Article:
A Brief Summation of Chapters 15-21 – From ‘A Lynching’ to ‘London’
“I do not know whether I should describe our super-tramp as a lucky man or an unlucky one. In making him a poet, Fortune gave him her supremist gift; but such gifts are highly personal assets: they are often terrible destinies and crushing burdens.” – George Bernard Shaw
Week three of the inaugural Wales Readathon has almost ended. Here I summarize Chapters XV to XXI of our official Dewithon 19 book: The Autobiography of a Super-tramp by the Welsh poet and writer W.H. Davies.
In Chapter XIV (‘The House Boat’) we left Davies recuperating from malarial fever in a Memphis hospital after spending several days close to death “in a deadly swamp”. He is now travelling alone having lost Brum and left Australian Red in Baltimore.
We begin the third segment of this book with what is arguably the most troubling chapter in Davies’s memoir – partly because of its distressing subject matter, but also because of the difficulty many of us will have in comprehending the writer’s attitude towards black people. Undoubtedly, his views were shared (or otherwise tolerated) by far more white people in the late 19th and early 20th centuries than we care to imagine days – although, racial prejudice, as we are constantly reminded, remains a canker on modern society.
I read Chapter XV (‘A Lynching’) with certain considerations at the forefront of my mind: We cannot change the most odious parts of our past; nor should we condone them, but by reading first-hand accounts of historical events (and the circumstances in which they take place), we can better understand their causes and perhaps be in a stronger position to prevent them from recurring. You may well challenge my views. You have a perfect right to do so. Respectful discussion and debate are always welcome.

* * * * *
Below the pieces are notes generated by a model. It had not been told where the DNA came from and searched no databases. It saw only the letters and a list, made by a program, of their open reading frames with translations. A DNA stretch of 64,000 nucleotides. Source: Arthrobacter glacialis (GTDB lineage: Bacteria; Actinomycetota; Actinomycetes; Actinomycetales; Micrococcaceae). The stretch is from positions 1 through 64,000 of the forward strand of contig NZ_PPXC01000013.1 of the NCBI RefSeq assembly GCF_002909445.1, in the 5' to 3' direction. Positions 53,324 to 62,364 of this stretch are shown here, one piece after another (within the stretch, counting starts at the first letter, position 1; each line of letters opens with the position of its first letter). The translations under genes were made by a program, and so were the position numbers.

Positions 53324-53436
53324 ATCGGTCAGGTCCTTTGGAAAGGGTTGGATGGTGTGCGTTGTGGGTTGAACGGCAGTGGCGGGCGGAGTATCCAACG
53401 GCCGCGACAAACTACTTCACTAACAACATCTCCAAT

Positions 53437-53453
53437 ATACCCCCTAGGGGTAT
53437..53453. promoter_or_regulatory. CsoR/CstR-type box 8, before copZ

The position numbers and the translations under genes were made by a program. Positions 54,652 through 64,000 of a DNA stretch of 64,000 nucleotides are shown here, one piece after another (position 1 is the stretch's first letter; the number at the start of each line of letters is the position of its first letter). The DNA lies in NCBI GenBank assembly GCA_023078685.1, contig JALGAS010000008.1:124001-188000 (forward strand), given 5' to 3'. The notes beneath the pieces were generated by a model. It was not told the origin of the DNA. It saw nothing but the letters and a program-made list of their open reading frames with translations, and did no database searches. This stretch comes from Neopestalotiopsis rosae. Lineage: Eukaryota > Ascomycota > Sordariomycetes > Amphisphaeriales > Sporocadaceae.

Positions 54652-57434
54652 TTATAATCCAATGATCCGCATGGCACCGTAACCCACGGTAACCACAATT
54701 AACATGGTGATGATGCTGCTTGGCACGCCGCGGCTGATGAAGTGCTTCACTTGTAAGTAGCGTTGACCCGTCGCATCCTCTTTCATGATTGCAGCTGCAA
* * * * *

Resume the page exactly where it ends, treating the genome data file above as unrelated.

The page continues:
“…negroes lived in small wooden shanties, and rarely received money for their labour. They worked for the planter at so much a day. This gentleman kept on his plantation a large general store, and supplied their wants at such an exorbitant price that the negroes were seldom out of debt… I have heard many an old negro say that he was far worse off as a freeman than as a slave.”
After spending several days enjoying the Memphis sunshine in a small park Davies decides to head to Texas. He notes that states such as “Tennessee, Arkansas, Mississippi and Louisiana, are the home of “negroes of old”, and comments on the “strange contrast” between “old negroes, who in their young days were slaves, reverently raising their hats to any seedy looking white man whom they meet […] and the half defiant gloom of the free, young generations, who are still in some respects slaves to the white men.”
Some days after leaving the City, he arrives in a small town where he is “surprised to see an unusual amount of bustle”. A mob of armed men has gathered outside the stores and walks “quickly along the main street”, their faces “drawn and pale.” Davies follows, intrigued, “perhaps the one unarmed man among them”, until they come to a halt before the local jail. One of their number has “curled around his shoulders a long rope”, and he, with two others, knock “loudly with the butt ends of their guns on the prison door.” Almost immediately the door is flung open and the sheriff appears. Davies isn’t close enough to hear their words but gathers the men have demanded keys to the prison, which the officer hands over “without the least show of resistance.” The men enter the jail, and the silent crowd “cast their eyes in that direction.”
Suddenly, from inside the jail, comes “a loud shriek and a voice crying for mercy.” Until this point in the narrative, Davies has merely chronicled the incident, but in describing this most harrowing of episodes – as a petrified black man is dragged into the open at the “end of a rope” – he makes clear his revulsion at this “unfortunate wretch” who is “possessed of a terror that is seldom seen in a human being.” Far from having sympathy with his plight, he is disgusted by the man’s “howling and jabbering” and feels no pity as he foams at the mouth and reveals “the horrible whites of his eyes”. Davies simply sees a man who has “inflicted pain on another” and perceives in him “cowardice in anticipation of receiving punishment inadequate to his offence”. We cannot know if the man was guilty of a “brutal” crime, for there is no trial, however, modern readers may well deduce from the writer’s description of the prisoner’s behaviour that he has mental health issues of some sort. He is, nevertheless, tied to a tree and riddled with bullets.